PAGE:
So now you have your lens and you have your camera and you are ready to roll, except for one thing: you need to make some derby contacts! This is a lot easier than trying to build band contacts for a couple reasons. First, derby is still trying to regain the popularity it once had, although I imagine Whip It! may help with that, so there aren’t legions and legions of photographers vying for the same spot. It’s normal to have more than one photographer per squad, but generally it’s more of a collaborative effort than any kind of competition, unlike with bands, where the mood has never been what I would call “friendly.” Secondly, each derby squad has many members, so it’s easier to talk to them either in person or online and let them know you’d like to help as a photographer. All derby leagues cut it pretty close in terms of their money; the cash they make goes into making merch, renting practice facilities, and so forth, so any help is usually appreciated. Find your local team’s website and usually there will be contact information on there that you can use to get in touch.

Once you have approval to help with photos, get out to the track and go for it! I should mention that photographers do get pretty close to the action and do get hit from time to time when skaters come careening out of a corner, so be safe: if you see someone flying at you, tuck your camera to your body to prevent an injury to the skater (and your equipment) and just take the hit instead of trying to scurry away like a coward! The crowd will love you and the announcer will commend you for being brave and not foolishly attempting to escape your fate; trying to outrun a girl on roller skates isn’t going to work anyway, according to my college physics textbook. And don’t worry: should you receive a concussion or suffer a broken bone, the EMTs are always standing by to help you. Right?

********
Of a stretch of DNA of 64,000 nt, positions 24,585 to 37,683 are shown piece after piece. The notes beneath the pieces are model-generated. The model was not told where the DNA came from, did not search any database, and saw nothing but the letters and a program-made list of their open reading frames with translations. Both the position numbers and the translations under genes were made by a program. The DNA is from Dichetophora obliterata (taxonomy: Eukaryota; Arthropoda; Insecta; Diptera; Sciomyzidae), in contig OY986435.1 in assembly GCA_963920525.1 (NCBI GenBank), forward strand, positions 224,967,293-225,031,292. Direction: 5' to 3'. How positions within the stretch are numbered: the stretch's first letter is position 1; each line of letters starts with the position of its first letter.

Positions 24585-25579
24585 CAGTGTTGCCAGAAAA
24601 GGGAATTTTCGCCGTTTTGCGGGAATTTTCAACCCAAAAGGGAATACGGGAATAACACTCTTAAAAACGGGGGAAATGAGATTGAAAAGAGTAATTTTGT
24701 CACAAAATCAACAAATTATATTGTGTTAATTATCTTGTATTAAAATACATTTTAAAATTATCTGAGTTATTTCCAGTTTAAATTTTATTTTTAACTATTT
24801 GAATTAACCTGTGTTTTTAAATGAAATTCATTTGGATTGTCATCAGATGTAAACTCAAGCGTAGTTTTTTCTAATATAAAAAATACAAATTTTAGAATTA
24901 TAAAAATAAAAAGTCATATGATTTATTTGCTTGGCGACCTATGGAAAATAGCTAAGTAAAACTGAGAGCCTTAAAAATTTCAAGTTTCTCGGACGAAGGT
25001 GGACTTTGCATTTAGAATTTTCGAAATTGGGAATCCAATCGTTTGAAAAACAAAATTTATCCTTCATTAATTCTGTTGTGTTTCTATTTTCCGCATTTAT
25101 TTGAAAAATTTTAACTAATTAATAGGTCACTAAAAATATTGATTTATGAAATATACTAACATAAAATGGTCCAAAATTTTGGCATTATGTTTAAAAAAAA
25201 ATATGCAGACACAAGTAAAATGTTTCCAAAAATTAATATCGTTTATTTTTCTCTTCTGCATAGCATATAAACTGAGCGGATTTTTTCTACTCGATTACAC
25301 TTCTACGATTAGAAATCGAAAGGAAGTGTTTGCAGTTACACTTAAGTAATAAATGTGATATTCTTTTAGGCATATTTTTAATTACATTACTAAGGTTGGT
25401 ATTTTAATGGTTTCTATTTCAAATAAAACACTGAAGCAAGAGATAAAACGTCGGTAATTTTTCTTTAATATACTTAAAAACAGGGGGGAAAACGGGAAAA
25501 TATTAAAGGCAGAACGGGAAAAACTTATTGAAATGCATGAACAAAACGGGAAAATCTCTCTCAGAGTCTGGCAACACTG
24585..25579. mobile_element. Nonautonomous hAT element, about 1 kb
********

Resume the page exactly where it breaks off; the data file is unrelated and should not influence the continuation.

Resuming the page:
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Next time in this series I’ll talk about focus issues and getting accurate results when dealing with action that crosses multiple depths of field, but I hope all of you potential derby photographers found this first installment somewhat interesting. I highly recommend derby photography, as it is a challenge and will improve your skill set in many other areas behind the lens. If you’d like further help or advice regarding derby, email me and we can talk it out, or just comment this thread and I’ll get back to you. Have a blog idea you’d like to discuss? Want to become a PhotoEdit photographer and make some money selling your work? Email me with those questions, too, but no, I will not be answering any messages claiming that Winger is the greatest band of all time. And of course, if you’d like to see more of my work on my personal portfolio, let me know. Until next time!